When I was in my early twenties, my husband’s and my friends came up with an idea to begin a series of at-home concerts, of sorts. Not a terribly unique thought, but here was the twist: everyone had to bring their talents to the party. Whatever it is you did well, you had to share it with your friends in a safe setting. We decided to call it the Lonesome Home because it was a housewarming party for our buddy, Spencer.
And so, one winter night a few weeks later, we all piled into Spencer’s little campus apartment. He sketched Lonesome Home posters and taped them to the walls like it was a real concert venue. He hung paintings he’d done himself as a backdrop and as part of his contribution to our evening. (A giant painting of Darth Vader stood behind our makeshift stage.)
I was amazed at the turnout and at what our friends and neighbors had chosen to share. With not a small amount of liquid courage, they stood, one-by-one, in the room’s center and sang, played guitar, and read their own poetry. They brought homemade cakes and cookies and served them in pottery formed by their own hands. Our buttoned-up, modest, Argyle-sweater-wearing, white friend, Ryan, surprised us all with a Beastie Boys rap solo that was the highlight of the evening (er, maybe my life). We learned so much about each other that night.
The Lonesome Home was such a hit that we had two more like it the next year, and one after we moved from Kansas to Texas. We discovered that it was the best possible way to get to know our new neighbors and work friends. Once we made ourselves vulnerable enough to share our artistic gifts, no matter how imperfect, we allowed other people to be vulnerable, as well.
I thought our idea was ingenious, really, until I discovered that it wasn’t our idea at all. I was recently reading Peter Block’s book, Community: The Structure of Belonging, and in it he has a special section reserved for discussing the power of art in building community.
“There can be no transformation without art. Art in the form of theatre, poetry, music, dance, literature, painting, and sculpture. Communities by and large know this and invest heavily in the arts. Those who want to heal the wounds of a fragmented community initiate hundreds of art projects for those living on the margin. Art brings these voices into the mainstream. Most communities are proud of their arts tradition and rightly so.”
Block goes on to say that every community gathering, large or small, should feature art in some form. For large groups, he recommends inviting a choir or dance troupe to welcome people into the next session. For smaller groups, he suggests asking at the beginning of the gathering if someone would be willing to bring a song, poem, or story to the assembly. He says, when this happens, “the tone in the room shifts, and the place becomes a little more sacred.”
I love this notion, and not just because I thought it was my idea. What if we really did that? Wouldn’t it at the very least be more fun?
Imagine sitting in a neutral-colored swivel chair in a fluorescent-lit meeting room (we’ll talk about aesthetics in a minute). You are fully prepared to be bored out of your mind for the next 45-60 minutes. But in walks one of your coworkers with a guitar and a smile. He starts to play. He’s good! Suddenly your shoulders come down out of your ears and you have a new admiration for this guy. When you begin the meeting, you feel a little more willing to share your thoughts because now the creative juices are flowing; if he made himself vulnerable, why shouldn’t you?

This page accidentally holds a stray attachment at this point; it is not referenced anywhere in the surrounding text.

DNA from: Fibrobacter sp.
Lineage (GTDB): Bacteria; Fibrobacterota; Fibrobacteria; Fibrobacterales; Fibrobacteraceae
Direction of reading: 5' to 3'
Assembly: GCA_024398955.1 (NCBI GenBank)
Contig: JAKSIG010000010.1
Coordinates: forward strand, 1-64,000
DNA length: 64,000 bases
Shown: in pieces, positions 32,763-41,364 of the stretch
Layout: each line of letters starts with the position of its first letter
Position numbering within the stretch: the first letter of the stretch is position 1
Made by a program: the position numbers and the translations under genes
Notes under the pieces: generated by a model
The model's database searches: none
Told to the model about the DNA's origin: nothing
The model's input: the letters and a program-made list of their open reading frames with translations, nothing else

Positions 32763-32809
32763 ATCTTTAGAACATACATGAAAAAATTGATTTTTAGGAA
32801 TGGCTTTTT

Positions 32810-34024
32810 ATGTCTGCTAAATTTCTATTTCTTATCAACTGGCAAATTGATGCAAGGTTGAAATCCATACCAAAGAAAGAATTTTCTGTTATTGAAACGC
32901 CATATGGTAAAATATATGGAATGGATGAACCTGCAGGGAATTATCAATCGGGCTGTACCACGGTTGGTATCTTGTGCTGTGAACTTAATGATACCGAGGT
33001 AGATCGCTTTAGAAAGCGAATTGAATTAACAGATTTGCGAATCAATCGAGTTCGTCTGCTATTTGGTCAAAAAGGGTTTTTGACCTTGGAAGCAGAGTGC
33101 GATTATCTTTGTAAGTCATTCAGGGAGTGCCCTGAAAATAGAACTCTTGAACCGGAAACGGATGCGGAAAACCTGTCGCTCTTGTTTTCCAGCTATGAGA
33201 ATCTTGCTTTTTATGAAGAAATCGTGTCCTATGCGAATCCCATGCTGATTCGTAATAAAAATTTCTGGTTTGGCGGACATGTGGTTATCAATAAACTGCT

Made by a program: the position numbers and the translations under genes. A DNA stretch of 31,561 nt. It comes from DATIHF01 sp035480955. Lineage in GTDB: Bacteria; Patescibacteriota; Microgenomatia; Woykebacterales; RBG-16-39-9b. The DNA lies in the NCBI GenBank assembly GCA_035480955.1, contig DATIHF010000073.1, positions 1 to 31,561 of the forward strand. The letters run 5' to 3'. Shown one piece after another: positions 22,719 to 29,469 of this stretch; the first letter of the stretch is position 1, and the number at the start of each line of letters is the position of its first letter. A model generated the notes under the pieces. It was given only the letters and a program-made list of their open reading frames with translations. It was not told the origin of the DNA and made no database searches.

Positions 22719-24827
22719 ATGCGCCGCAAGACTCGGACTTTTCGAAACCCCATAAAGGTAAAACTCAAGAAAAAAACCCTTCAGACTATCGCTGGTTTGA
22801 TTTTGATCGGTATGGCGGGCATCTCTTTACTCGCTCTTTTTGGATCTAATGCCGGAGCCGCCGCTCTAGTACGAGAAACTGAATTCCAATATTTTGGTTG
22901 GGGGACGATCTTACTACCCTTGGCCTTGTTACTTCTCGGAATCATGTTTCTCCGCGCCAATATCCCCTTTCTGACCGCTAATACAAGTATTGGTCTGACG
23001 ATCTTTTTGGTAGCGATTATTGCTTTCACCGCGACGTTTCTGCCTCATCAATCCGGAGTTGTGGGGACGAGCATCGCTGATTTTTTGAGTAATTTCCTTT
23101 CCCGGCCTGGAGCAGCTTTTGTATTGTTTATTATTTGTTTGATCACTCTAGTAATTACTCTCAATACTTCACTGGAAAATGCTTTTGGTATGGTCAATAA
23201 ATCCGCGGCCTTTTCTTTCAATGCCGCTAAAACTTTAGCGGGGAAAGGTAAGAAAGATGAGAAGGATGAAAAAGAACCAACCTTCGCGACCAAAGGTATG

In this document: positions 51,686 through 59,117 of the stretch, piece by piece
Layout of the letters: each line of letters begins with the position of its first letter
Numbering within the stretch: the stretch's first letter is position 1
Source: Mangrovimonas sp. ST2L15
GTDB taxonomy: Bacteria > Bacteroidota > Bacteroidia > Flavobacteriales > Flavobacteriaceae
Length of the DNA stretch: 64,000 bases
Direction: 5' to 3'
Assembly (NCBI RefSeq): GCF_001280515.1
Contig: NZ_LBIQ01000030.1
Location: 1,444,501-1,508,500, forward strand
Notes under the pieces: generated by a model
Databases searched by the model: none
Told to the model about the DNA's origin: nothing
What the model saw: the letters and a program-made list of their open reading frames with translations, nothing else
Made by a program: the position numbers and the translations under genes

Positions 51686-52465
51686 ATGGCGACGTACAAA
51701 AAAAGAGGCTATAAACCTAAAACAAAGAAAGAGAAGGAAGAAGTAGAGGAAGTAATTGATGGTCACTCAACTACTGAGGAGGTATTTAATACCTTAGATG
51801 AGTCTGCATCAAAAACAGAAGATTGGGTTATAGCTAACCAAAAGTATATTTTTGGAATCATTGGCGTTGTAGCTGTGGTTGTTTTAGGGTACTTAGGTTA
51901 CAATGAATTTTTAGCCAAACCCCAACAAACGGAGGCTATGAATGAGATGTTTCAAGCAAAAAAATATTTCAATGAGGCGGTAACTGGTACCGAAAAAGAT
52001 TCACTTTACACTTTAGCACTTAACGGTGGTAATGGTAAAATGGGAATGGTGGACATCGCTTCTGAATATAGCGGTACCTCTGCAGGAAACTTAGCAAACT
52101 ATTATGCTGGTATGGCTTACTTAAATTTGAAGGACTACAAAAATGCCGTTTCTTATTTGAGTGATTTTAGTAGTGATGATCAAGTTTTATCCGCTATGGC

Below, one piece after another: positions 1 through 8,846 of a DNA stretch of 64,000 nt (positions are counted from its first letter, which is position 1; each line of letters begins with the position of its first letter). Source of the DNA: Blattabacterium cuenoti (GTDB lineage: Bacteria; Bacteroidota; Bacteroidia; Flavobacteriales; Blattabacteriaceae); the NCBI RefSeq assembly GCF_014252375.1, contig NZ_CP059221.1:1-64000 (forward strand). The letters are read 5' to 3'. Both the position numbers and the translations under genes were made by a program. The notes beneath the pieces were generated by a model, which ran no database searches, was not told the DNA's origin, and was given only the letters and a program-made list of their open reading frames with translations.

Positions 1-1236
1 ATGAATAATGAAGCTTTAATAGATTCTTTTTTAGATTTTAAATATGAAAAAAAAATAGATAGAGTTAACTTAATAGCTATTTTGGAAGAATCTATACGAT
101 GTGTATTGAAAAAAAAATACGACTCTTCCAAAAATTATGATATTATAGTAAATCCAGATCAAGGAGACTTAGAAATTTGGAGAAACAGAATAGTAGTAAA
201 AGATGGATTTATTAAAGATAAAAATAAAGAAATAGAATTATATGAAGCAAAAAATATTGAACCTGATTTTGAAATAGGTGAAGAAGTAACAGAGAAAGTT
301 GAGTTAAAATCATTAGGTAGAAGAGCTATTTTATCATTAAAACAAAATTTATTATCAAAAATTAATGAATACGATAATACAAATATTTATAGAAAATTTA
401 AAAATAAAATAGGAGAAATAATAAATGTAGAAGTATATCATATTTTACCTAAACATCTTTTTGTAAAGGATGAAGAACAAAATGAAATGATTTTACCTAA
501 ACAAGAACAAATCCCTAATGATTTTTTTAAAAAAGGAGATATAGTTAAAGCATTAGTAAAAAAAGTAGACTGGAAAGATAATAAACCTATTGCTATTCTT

Maybe it would just weird you out to see a coworker play the guitar, but I guarantee it would change the mood of the gathering.
In Community, Block also touches on the importance of art and design aesthetics in places of meeting. Remember Spencer’s Darth Vader painting? Well, it turns out he’s a community-building genius. Block quotes street life researcher William H. Whyte as saying, “An empty wall is a testimony to the insignificance of the human spirit,” and then himself goes on to say this:
“Our job is to affirm the significance of the human spirit, and filling walls with photos and with art by citizens, youth, and employees is very doable…. It is not a question of cost; it is a question of consciousness. At the end of the day, we have to ask, how can we create aliveness when the wall sits sadly empty?”
When we walked into Spencer’s apartment and saw his hand-painted art, we knew he was welcoming us to his space. When Ryan let us in on his mad-awesome rapping skills, we were soon all laughing and talking and infinitely more comfortable with each other. Sharing music and adorning walls with local art takes the impersonal and makes it personal. It takes the sterile and makes it comfortable.
Although I’m a touch disappointed to learn that we didn’t come up with a world-changing, community-building system, I’ll always be thankful for the Lonesome Home parties and what they did for our little community. We’re all still good friends, too, though now from a distance.
We’ve recently moved into a new neighborhood and I’m beginning to wonder if it’s time to revive the Lonesome Home gathering with new crop of unsuspecting neighbors. I have no reason to doubt its effectiveness at drawing us closer together, and in short order. Inviting art into gatherings has proven in our lives, and the world over, to knit people together like nothing else can. And if we really have good fortune, we’ll discover another closet rapper among us. (One can only hope.)
(Excepts from this blog from Community: The Structure of Belonging, Second Edition, by Peter Block, Berrett-Koehler Publishers, Inc., 2018.)